Friday, October 3, 2008


McClaran photographs in such an unbiased way that his subjects speak for themselves, he does not impose new ideology or identity onto his subjects. He has successfully documented many variations of the American way of life: from the unlawful racism of the Ku Klux Klan, the heart and soul of the blues in the south, to the peaceful landscape of eastern Oregon.
In his project “Angry White Men”, McClaran proceeded to explore the shifting of the political center point as well as a look into the darker side of extremists and their motivations. The series documented a group of people that included radical right American politicians, environmental extremists, Ku Klux Klansmen, anti-gay activists, and other fanatics who strive to push their own beliefs onto others.
Robbie McClaran’s photography makes a statement about the beautiful diversity of this country, and how some ought to embrace it more than they do. McClaran views each person as equal through the lens of his camera(s), and I think he makes a wonderfully artistic example for the rest of us.
In a similar fashion, I want my art to be an accurate representation of our world. Better yet, I want to obtain an accurate concept of our world for myself, and express that notion with my photography. I think McClaran does a great job of this, and that is why I chose him as my inspiration. I hope that my photography will present imagery that could change someone’s perspective from false to true, from biased to compassionate. I think that even as we observe things around us that are depraved, we must have a clear understanding that is saturated with love. We must seek the highest good of everything around us.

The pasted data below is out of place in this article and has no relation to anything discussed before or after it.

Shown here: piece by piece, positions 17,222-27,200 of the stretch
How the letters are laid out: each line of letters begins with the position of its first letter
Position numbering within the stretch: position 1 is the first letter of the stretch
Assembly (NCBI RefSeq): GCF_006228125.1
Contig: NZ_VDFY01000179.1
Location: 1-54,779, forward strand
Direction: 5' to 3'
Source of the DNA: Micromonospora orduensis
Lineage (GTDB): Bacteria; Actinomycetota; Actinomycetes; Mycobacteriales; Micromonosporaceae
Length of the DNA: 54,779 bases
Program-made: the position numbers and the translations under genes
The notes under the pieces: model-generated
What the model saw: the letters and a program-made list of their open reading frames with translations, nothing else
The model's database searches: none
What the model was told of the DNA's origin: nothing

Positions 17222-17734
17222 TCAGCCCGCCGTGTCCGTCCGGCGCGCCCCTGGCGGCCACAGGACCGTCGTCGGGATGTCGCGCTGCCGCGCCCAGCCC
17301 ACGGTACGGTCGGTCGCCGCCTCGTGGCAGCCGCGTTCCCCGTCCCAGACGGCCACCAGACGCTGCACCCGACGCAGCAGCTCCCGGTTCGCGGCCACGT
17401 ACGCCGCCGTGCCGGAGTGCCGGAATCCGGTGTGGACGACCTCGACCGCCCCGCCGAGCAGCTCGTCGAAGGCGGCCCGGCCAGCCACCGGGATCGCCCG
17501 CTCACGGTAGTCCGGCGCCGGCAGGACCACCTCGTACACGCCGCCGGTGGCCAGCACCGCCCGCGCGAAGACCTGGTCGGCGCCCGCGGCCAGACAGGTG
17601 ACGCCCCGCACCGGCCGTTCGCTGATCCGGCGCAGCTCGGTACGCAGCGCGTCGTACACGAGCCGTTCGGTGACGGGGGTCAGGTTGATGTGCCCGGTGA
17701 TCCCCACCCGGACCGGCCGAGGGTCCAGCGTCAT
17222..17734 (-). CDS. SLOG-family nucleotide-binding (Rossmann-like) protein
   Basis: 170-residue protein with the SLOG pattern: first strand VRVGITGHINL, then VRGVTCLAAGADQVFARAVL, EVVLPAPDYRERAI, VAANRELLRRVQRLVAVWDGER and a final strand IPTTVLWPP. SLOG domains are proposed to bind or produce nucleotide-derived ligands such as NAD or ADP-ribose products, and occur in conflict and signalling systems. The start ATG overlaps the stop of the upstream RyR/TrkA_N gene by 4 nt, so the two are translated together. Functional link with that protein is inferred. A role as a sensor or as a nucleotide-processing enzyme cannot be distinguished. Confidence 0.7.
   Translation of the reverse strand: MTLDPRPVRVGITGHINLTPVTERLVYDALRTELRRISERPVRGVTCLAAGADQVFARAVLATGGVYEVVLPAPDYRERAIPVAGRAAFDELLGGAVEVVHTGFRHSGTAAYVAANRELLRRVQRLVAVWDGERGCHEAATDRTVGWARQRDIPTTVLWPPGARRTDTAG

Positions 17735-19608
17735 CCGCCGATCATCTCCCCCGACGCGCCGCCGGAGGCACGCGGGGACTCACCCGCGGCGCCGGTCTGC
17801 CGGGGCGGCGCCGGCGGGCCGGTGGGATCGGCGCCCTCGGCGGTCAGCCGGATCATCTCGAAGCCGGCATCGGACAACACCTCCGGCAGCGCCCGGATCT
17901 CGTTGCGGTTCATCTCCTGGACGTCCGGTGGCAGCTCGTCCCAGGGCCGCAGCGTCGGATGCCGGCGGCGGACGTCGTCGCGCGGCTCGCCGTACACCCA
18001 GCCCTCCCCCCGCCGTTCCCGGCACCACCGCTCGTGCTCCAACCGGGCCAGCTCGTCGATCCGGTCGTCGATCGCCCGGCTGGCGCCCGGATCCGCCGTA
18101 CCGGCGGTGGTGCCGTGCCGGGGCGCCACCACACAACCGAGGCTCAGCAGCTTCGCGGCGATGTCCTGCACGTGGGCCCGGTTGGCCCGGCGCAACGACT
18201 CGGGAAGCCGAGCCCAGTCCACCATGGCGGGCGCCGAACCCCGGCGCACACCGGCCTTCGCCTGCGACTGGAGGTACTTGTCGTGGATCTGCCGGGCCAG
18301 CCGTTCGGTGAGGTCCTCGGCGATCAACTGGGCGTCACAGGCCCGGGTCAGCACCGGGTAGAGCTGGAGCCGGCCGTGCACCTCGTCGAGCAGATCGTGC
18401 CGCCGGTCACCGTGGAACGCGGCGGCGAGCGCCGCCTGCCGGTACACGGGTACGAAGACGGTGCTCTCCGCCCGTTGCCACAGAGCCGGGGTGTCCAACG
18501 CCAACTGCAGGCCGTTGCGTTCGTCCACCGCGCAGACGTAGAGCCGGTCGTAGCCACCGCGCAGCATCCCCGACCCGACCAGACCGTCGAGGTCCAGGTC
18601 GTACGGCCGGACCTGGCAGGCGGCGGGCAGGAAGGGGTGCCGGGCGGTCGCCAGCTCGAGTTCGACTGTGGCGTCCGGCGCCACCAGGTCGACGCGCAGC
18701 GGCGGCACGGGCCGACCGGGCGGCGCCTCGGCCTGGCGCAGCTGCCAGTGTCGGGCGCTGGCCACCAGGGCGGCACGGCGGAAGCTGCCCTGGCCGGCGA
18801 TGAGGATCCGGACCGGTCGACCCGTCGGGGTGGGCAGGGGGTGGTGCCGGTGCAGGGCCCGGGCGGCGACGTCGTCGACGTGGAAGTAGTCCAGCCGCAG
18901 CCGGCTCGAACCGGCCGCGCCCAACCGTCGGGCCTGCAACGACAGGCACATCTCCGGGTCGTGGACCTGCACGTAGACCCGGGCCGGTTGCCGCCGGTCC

1 comment:

digiphoto said...

Slightly different, but dealing with similar subject matter as "Angry White Men", William Christenberry is someone you might like to look at if you're not familiar with his work. There is a story on NPR about him.